Carpinus orientalis
Common Name: oriental hornbeam 
Type: Tree
Family: Betulaceae
Native Range: Western Asia, southeastern Europe
Zone: 5 to 7
Height: 15.00 to 25.00 feet
Spread: 15.00 to 20.00 feet
Bloom Time: April
Bloom Description: Green
Sun: Part shade to full shade
Water: Medium
Maintenance: Low
Suggested Use: Street Tree
Flower: Insignificant
Fruit: Showy
Tolerate: Drought


Easily grown in average, medium moisture, well-drained soils in part shade to full shade. Tolerates full sun. Prefers moist, organically rich soils in part shade. Established plants have some tolerance for drought.

Noteworthy Characteristics

Carpinus orientalis, commonly called oriental hornbeam, is a slow-growing, densely-branched, catkin-bearing, deciduous shrub or small tree that is native from southeastern Europe to Western Asia. It typically grows to 20-25' tall, but infrequently soars to as much as 50' tall or, at the other extreme, matures as a tall shrub to only 12-15' tall. Small, doubly-serrate, oval-elliptic, glossy dark green leaves (to 2" long) are glabrous beneath except for having pilose mid-ribs. Leaves are much smaller than the 5" long leaves typically found on C. betulus (European hornbeam) or C. caroliniana (American hornbeam). Flowers appear in spring in separate male and female catkins, with the female catkins giving way to distinctive clusters of winged nutlets. Fall color comes late and is usually insignificant (dull yellows and reds). Established plants are drought tolerant. Uncommonly found for sale in commerce in the U.S.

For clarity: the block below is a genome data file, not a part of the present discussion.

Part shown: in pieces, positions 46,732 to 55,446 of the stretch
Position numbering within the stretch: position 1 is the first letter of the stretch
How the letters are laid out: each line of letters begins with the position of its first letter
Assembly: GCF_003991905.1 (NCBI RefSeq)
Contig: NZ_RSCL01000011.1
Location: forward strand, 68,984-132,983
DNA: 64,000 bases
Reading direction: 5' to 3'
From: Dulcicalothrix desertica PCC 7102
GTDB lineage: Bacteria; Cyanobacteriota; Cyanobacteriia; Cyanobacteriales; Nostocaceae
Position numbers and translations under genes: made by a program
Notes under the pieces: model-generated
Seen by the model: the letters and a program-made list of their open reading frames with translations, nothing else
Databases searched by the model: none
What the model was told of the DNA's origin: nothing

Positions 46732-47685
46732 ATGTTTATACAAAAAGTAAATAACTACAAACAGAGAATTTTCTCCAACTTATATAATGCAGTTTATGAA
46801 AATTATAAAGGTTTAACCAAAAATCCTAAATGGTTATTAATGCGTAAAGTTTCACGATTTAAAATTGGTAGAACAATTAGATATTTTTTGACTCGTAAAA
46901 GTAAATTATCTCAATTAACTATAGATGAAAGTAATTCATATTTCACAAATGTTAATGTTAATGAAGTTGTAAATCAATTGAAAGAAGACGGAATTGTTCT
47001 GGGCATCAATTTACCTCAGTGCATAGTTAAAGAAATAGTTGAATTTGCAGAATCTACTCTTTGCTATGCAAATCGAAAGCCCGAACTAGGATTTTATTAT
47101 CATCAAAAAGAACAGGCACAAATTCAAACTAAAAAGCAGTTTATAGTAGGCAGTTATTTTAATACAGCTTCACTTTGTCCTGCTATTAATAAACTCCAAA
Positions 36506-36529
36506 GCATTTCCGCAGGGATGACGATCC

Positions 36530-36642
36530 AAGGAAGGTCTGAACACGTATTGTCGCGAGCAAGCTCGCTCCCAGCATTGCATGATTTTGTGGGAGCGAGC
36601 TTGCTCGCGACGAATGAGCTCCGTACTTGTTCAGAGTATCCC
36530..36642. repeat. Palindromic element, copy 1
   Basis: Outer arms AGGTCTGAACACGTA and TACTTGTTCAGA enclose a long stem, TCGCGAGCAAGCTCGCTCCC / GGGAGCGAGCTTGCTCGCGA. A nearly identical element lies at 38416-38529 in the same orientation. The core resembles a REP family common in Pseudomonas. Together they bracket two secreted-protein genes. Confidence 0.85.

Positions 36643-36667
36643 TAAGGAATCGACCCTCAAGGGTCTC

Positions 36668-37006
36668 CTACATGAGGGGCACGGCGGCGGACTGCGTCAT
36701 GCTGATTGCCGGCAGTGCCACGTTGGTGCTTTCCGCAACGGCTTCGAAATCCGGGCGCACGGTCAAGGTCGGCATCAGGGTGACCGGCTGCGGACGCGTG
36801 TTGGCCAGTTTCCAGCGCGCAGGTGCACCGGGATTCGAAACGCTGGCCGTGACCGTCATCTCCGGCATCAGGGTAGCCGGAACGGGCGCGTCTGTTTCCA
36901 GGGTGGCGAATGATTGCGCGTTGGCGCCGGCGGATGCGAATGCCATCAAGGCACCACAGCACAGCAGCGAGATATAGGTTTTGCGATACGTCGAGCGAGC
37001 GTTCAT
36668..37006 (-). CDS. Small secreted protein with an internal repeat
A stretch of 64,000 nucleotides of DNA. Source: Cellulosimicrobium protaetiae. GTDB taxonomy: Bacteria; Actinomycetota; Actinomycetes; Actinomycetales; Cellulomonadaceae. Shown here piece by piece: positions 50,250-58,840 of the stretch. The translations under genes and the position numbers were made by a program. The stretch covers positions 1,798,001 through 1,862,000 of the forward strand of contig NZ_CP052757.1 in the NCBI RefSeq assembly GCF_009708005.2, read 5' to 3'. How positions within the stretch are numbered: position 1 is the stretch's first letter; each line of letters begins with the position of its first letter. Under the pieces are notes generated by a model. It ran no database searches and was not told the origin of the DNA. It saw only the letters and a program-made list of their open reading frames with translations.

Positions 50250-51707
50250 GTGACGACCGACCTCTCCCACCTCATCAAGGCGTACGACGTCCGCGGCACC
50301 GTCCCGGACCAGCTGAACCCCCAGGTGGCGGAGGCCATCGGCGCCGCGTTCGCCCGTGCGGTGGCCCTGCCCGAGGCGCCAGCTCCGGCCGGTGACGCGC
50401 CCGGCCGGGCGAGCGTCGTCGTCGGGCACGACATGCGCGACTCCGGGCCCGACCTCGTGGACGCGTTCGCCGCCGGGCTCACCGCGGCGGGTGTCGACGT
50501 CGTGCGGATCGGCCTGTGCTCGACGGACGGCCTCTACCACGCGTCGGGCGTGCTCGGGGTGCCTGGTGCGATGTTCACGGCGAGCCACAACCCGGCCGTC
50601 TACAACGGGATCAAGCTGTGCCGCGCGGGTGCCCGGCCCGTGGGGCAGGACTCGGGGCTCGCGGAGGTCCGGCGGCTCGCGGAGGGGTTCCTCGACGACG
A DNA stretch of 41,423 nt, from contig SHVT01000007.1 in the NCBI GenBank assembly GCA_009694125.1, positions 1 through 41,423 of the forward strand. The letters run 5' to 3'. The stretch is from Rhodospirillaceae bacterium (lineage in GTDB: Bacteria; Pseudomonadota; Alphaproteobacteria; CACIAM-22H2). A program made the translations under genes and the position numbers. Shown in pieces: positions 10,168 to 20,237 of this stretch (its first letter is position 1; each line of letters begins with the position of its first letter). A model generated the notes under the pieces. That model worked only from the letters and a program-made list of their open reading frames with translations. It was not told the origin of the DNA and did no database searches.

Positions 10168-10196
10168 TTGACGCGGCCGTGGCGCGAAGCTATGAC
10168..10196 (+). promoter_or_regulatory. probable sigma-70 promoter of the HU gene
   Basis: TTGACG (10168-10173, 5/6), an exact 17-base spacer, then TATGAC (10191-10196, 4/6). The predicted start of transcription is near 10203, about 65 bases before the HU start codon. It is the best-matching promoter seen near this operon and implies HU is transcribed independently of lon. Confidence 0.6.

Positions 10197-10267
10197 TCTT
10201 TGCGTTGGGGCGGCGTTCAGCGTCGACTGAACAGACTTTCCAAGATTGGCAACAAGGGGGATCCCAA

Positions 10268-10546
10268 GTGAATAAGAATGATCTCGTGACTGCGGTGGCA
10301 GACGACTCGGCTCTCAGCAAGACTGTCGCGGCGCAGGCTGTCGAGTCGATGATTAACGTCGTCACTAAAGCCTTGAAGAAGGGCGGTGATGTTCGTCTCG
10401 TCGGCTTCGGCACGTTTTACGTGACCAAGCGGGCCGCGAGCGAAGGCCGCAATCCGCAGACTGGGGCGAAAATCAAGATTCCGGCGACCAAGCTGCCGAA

Genus name comes from the classical Latin name.

Specific epithet means from the Orient.

Common name of hornbeam is in reference to the extremely hard wood (takes a horn-like polish) found in trees of the genus Carpinus.


No serious insect or disease problems. Leaf spots, cankers and twig blight are occasional disease problems.


An attractively shaped, low-maintenance understory tree for shady sites. Woodland gardens. May also be grown as a screen or large hedge.